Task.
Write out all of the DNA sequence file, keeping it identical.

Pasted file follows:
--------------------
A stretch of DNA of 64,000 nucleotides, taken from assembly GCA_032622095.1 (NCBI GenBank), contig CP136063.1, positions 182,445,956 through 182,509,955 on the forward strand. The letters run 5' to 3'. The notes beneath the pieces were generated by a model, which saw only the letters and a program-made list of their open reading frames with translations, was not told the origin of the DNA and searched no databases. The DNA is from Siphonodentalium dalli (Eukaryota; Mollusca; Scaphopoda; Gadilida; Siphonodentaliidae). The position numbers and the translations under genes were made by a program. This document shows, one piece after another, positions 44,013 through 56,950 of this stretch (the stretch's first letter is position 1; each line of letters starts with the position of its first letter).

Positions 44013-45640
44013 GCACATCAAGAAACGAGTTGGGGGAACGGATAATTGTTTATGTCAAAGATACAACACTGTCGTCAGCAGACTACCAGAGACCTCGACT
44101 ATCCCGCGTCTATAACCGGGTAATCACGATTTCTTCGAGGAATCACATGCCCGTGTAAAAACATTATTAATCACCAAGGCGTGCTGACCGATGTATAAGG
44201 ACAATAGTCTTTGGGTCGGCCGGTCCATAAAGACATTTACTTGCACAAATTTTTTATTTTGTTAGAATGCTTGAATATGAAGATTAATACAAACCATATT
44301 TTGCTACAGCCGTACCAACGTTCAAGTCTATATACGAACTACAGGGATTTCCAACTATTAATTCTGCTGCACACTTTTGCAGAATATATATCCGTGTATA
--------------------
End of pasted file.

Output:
A stretch of DNA of 64,000 nucleotides, taken from assembly GCA_032622095.1 (NCBI GenBank), contig CP136063.1, positions 182,445,956 through 182,509,955 on the forward strand. The letters run 5' to 3'. The notes beneath the pieces were generated by a model, which saw only the letters and a program-made list of their open reading frames with translations, was not told the origin of the DNA and searched no databases. The DNA is from Siphonodentalium dalli (Eukaryota; Mollusca; Scaphopoda; Gadilida; Siphonodentaliidae). The position numbers and the translations under genes were made by a program. This document shows, one piece after another, positions 44,013 through 56,950 of this stretch (the stretch's first letter is position 1; each line of letters starts with the position of its first letter).

Positions 44013-45640
44013 GCACATCAAGAAACGAGTTGGGGGAACGGATAATTGTTTATGTCAAAGATACAACACTGTCGTCAGCAGACTACCAGAGACCTCGACT
44101 ATCCCGCGTCTATAACCGGGTAATCACGATTTCTTCGAGGAATCACATGCCCGTGTAAAAACATTATTAATCACCAAGGCGTGCTGACCGATGTATAAGG
44201 ACAATAGTCTTTGGGTCGGCCGGTCCATAAAGACATTTACTTGCACAAATTTTTTATTTTGTTAGAATGCTTGAATATGAAGATTAATACAAACCATATT
44301 TTGCTACAGCCGTACCAACGTTCAAGTCTATATACGAACTACAGGGATTTCCAACTATTAATTCTGCTGCACACTTTTGCAGAATATATATCCGTGTATA